The Life and Times of a Second Call Studio Musician Part 5

The Life and Times of a Second Call Studio Musician Part 5

The last Seals and Crofts live dates were in the first week of November 1977 in Lake Tahoe CA. Here is a backstage pass from Medford Oregon a week prior. Jesse Colin Young opened up the show. A few years ago I taught his son Tristan at Berklee. Excellent bass player.

77-backstage-pass2

That was my second year with S&C and when they called for the next summer tour I declined. I had been touring for 4 years, 1 with The Defranco Family, then on to Eddie Kendricks and two years with Seals and Crofts. I had been getting a lot of calls for “demo” sessions, S&C hired me to play on a few legit (Union) dates and I thought it was just time to try to make the move to “A” list sessions. My book at this point is filled with names of songwriters, publishers and producers who needed to get demos of songs done to show to prospective clients. Going through my book is like a time machine, tons of stuff with Bill Cuomo, (Bill was really the guy that kept kept me working and I owe him a huge debt of gratitude for that) Jerry Marcellino, Steve MCcarthy, Al Delory, Don Costa. Don was actually using the rhythm section on some union sessions along with the demos which I suppose was one of the things that gave me the courage to quit the road. His rhythm section consisted of George Green on drums, David Edelstein on bass, Rocky Davis on keyboards, myself and Bob Walden on guitars. We had been playing on sessions for Don for quite some time now and we’re getting pretty good. Also there are NO entries from “Scott Allen” the agency that booked me on casuals. I’ll never forget the phone call in September of 1977 when Shirley of the Scott Allen agency called me. She called me every September when she knew the summer tours were coming to a close. She called and said “Hi Marty, it’s Shirley, do you have your book?” I said “Shirley, I’m done. Thanks for the call but I’m not doing casuals anymore”. That was an incredible feeling. I had saved my dough for 4 years. I had a huge bank account and now was the time to make the move. Finally I felt like I didn’t have to put on the Tux and sing Johnny B Goode for the kids. Big Exhale, AHHHHHHHHHH!!!!!!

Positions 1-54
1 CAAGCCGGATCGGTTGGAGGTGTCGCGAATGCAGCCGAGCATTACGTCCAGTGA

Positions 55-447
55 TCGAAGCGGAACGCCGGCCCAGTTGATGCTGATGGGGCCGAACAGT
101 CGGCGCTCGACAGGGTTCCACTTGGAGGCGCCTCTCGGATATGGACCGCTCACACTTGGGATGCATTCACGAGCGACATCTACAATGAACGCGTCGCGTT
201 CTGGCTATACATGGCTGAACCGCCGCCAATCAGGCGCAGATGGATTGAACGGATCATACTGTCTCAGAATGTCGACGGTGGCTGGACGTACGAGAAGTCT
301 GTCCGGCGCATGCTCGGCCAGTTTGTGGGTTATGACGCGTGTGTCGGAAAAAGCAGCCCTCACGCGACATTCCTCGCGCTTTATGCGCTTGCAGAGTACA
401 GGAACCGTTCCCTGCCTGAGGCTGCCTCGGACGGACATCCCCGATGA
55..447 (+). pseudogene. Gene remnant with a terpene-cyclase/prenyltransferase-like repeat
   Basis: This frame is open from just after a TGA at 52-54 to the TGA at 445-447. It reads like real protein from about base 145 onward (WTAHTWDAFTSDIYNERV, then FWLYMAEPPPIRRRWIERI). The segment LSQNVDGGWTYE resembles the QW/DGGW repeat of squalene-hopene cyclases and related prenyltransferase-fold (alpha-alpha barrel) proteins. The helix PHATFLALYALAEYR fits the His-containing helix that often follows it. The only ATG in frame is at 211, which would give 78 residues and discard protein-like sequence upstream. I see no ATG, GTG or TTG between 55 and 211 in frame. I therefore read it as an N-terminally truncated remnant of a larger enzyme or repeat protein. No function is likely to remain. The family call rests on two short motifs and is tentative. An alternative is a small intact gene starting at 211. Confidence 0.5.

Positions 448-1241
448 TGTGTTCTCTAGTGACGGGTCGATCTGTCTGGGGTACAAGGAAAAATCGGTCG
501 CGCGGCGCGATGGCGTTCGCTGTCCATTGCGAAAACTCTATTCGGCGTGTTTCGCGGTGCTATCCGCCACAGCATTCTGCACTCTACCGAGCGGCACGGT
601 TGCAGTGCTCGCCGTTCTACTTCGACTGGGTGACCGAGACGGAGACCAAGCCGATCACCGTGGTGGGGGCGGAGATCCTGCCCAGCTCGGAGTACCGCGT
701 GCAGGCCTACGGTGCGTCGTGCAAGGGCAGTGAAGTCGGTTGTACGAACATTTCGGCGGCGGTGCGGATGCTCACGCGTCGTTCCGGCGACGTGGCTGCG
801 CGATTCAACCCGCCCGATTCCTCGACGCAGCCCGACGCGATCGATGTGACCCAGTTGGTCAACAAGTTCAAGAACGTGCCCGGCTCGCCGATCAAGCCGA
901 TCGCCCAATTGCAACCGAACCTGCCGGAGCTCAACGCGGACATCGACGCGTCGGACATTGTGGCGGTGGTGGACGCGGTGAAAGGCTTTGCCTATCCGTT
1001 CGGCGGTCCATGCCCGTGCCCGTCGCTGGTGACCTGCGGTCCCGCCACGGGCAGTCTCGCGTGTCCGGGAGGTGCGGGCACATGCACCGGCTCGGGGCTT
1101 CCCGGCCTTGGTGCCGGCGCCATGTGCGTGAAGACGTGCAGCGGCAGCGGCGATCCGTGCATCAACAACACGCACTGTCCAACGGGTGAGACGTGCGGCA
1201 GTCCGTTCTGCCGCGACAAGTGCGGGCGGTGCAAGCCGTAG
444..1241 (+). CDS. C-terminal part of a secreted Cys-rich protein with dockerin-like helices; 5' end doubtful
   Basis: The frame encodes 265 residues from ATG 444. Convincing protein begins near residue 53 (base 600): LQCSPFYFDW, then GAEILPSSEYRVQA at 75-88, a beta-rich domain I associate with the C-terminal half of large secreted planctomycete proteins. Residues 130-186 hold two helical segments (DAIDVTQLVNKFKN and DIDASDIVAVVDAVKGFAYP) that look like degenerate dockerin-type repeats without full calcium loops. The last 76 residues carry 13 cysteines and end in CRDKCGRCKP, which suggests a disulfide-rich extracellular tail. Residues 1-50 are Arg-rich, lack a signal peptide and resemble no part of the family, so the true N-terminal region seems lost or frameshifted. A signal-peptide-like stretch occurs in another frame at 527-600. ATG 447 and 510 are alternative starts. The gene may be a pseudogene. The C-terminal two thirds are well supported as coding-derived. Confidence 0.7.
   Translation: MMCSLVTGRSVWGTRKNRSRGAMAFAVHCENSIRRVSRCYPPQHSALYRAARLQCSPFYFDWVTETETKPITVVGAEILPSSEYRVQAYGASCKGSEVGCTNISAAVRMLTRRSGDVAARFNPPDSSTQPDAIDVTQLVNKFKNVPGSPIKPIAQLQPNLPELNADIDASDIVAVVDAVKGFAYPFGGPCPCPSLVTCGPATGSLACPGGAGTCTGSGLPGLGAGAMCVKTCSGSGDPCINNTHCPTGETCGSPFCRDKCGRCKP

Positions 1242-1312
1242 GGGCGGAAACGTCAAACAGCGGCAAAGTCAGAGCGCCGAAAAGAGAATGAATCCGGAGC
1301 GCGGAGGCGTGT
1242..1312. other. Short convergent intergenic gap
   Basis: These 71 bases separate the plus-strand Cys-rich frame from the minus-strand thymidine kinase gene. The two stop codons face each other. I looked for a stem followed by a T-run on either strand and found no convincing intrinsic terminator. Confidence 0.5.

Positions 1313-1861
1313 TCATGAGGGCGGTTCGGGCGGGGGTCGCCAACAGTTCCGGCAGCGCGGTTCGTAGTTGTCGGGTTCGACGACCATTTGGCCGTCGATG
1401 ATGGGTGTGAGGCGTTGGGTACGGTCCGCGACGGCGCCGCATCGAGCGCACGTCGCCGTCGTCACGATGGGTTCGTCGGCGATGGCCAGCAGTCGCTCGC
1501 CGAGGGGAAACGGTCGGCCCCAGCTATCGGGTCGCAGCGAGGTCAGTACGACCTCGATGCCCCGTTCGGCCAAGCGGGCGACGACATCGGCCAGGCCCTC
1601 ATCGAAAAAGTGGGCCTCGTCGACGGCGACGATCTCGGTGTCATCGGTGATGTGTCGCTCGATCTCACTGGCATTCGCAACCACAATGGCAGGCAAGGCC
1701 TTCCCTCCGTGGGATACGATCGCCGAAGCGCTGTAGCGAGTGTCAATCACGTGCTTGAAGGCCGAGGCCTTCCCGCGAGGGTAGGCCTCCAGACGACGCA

Interestingly a few weeks later my phone rings. I pick it up and it’s Frank Zappa’s office! They want to know if I would like to audition for Frank’s upcoming tour. I guess I had become known in the LA touring circles and they figured they would give me a shot. I very politely said, “That’s really nice of you but no, sorry, I am not going on the road”. Now, the deal was that I had made a commitment to myself and if I went back on the road I would just be delaying the session career I was pursuing so I turned down the Frank Zappa audition. The truth is I would have never gotten that gig! I couldn’t play his music, way too complex for a guitar player like me. It did feel good to stand my ground and say to myself this is it, this is the time, you have to see this through.


Enter A&M Records and its publishing wing Irving-Almo. Songwriters Allee Willis, David Lasley, Arnold Mcculler and Jon Lind were signed by Irving-Almo. Another writer that was in with this crew was Franne Golde who was signed with publisher ATV Music. They needed a band to record the demos that these songwriters had written. My good friend, drummer Gary Ferguson booked these sessions. Here is a shot of Gary and myself sometime in the late 70’s.


ferg-and-me